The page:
5 Tips on How to Teach Your Stubborn Dog to Come

Is your dog too stubborn and does it seemingly ignore you when you ask it to come?

The thing with dogs is that they are innately curious and can be easily distracted. This makes the ‘come’ command or the recall skill challenging to teach. Although we empathize with dog owners’ frustrations, we should also understand the simple fact that dogs are a different species that don’t understand your language. 

Most often, they are not being intentionally defiant or stubborn. But what can you do about this? Here, we share some of the most effective tips to teach your dog to come. 

1. Take advantage of the power of positive reinforcement.

In dog training, the use of positive reinforcement is necessary. At the start, it is recommended to use high-value dog treats that your pet doesn’t receive on a regular basis.

So the next time you shop for supplies, grab a bag of hot dog bites, cooked chicken, or jerky to use in your training. These nice treats will surely motivate your dog to do well in training.

2. Consider using non-food rewards as motivation.

When owners hear the word ‘rewards’ in the context of dog training, they automatically assume that it should be in the form of treats or food.

However, for most dogs, there are other motivators such as going for a walk. So try grabbing its leash to let it know that you’re going for a walk. Next, ask your dog to come and if it obeys, put on its leash and take it out even for just a short walk.

Now, if your dog doesn’t seem to get it immediately, don’t worry because soon enough it will associate the ‘come’ command with fun rewards such as playing catch and going out for walks. Further, petting your dog and praising it for good behavior and compliance can work as well.

Whatever type of reward you choose to give– be it treats, walks, or toys– the bottom line is to reinforce the command with something that makes your dog happy.

3. Take it easy and start training indoors first.

Before you take your dog outdoors without a leash or test its recall skill at the dog park, you need to ensure that it has already learned the ‘come’ command and obeys when you call your dog while inside the house. 

Don’t skip the stages of the process and start training indoors first. Remember, dogs get distracted easily and have amazingly powerful noses that kick into high gear when introduced to a new environment. So if your dog’s recall skill is a C at home, it sure will be an F when you take it outdoors.

Be patient and slowly work your way to 100% reliability before you try taking your dog outdoors without a leash. Before you start the outdoor training session, do a sniffing nose walk around the area first and let it explore. You can also warm up your dog by practicing with commands that it has already mastered before teaching the ‘come’ command.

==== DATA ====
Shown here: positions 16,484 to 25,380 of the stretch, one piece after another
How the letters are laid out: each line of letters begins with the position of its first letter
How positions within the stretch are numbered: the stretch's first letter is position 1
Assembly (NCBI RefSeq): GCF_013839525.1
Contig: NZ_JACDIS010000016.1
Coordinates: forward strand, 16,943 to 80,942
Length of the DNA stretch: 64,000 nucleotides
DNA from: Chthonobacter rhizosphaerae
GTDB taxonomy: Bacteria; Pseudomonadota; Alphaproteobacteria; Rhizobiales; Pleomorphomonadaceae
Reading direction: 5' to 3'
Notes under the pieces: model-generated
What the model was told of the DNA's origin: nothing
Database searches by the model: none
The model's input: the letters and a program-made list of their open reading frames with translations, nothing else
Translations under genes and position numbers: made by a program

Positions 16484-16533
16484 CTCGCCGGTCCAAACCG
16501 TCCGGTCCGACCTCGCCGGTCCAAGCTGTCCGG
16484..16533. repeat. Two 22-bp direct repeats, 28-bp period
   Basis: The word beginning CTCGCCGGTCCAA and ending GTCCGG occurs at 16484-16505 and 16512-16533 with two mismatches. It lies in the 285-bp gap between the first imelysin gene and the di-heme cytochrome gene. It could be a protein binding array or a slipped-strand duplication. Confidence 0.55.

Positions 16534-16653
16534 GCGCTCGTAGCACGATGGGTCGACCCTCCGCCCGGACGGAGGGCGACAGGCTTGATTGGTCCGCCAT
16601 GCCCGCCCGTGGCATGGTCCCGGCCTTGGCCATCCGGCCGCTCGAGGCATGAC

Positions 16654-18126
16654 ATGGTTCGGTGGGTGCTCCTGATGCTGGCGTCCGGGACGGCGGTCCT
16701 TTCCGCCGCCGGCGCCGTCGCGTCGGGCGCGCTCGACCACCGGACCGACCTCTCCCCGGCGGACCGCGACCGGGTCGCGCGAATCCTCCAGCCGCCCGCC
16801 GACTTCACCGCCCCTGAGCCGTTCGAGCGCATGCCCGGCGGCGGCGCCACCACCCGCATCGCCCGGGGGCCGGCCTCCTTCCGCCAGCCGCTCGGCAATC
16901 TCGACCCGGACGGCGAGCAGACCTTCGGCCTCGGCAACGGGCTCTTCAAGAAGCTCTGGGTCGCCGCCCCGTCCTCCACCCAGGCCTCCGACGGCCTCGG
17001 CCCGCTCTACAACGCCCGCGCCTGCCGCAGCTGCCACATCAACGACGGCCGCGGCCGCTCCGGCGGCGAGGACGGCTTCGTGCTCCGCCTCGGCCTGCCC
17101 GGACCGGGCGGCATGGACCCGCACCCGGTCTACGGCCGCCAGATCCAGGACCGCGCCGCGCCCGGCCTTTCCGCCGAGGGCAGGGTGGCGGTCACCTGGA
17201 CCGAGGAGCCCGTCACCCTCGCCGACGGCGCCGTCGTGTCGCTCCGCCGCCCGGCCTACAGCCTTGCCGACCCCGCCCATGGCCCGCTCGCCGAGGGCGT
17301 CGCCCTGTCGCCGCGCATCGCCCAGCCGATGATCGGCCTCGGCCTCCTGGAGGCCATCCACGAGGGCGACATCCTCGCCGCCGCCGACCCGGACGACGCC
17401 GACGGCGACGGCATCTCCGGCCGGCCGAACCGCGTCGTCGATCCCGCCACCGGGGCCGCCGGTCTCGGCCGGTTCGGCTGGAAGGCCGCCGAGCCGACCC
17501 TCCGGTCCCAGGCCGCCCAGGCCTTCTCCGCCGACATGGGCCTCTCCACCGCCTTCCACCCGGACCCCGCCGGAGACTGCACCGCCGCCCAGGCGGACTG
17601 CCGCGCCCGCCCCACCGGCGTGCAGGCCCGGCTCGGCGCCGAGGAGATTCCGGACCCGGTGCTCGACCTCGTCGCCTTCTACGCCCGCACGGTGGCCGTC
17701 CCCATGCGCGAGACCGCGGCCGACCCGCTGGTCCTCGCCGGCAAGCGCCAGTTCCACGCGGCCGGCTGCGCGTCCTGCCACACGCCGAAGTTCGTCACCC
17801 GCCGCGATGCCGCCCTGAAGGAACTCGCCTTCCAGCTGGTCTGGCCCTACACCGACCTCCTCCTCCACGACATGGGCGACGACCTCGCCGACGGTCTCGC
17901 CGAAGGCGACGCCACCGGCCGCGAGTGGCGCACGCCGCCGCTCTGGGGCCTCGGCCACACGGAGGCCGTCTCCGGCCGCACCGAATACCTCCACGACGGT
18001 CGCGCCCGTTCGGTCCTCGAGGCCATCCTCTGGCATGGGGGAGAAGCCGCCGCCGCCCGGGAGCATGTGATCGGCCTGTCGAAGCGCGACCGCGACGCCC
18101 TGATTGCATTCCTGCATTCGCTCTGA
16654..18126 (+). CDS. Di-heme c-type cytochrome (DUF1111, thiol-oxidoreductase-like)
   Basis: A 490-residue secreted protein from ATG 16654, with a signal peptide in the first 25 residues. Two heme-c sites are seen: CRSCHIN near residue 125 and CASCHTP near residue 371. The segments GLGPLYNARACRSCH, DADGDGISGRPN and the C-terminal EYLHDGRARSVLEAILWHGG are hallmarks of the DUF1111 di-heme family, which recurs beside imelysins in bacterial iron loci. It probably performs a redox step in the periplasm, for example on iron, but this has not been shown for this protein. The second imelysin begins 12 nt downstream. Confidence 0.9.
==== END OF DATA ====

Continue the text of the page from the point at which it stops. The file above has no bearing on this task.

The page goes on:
4. Instead of just saying your dog’s name, make it a habit to say ‘come’ or ‘here’.

While at home, dog owners typically just call out their dog’s name to make sure it isn’t causing trouble or to know where it is. Although using your dog’s name captures its attention, technically, it doesn’t tell your dog what to do. So this practice is not recommended if you want to train your dog properly.

It might be difficult at first especially if you’re accustomed to just calling out your dog’s name. But with constant usage, you’ll get used to it eventually.

When you replace it with ‘come’ and your dog comes all the way to you, make sure that you reward it for a job well done.

5. Avoid creating a negative association with the ‘come’ command.

Picture this scenario: your dog is having a great time at the dog park, but then you have other things to do and it’s time to leave. You use the ‘come’ command so your dog will go towards you, then you put on its leash and guide it towards your car so you can go home.

Because your dog is having fun playing at the dog park, using the ‘come’ command in this manner could unintentionally create a negative association with the command. Your dog will learn that coming when called will result in something they don’t like– such as leaving the dog park. 

The same thing may be applicable for other scenarios such as bath time, drinking medicine, and getting groomed.

So be extra careful and avoid using the ‘come’ command to call your dog if the next thing that will happen is something that it doesn’t like. The best approach in situations described above is to be the one to go to your dog, put on its leash, and gently guide it.

Final Thoughts

Teaching your dog the recall skill or to respond to the ‘come’ command is one of the first skills that you should focus on. It’s literally a lifesaver as it can catch your dog’s attention and help you prevent your pet from getting into something poisonous or dangerous.

Once your dog successfully learns this skill, you’re both in for highly enjoyable off-leash hikes and fun trips to the dog park without any stress and hassle. 

Keep in mind that training your dog is not a simple task. Give it time to settle into its new environment and exercise a lot of patience. Understand that dogs don’t come equipped with a full understanding of your rules and your language. 

With constant repetition and regular practice, your dog will eventually learn basic skills such as this and understand boundaries. However, if you find it impossible to train your dog or you simply don’t have the time to spare, you can always hire a professional dog trainer.

These professionals have a lot of tricks up their sleeves to effectively teach your dog not only the ‘come’ command, but a whole lot more.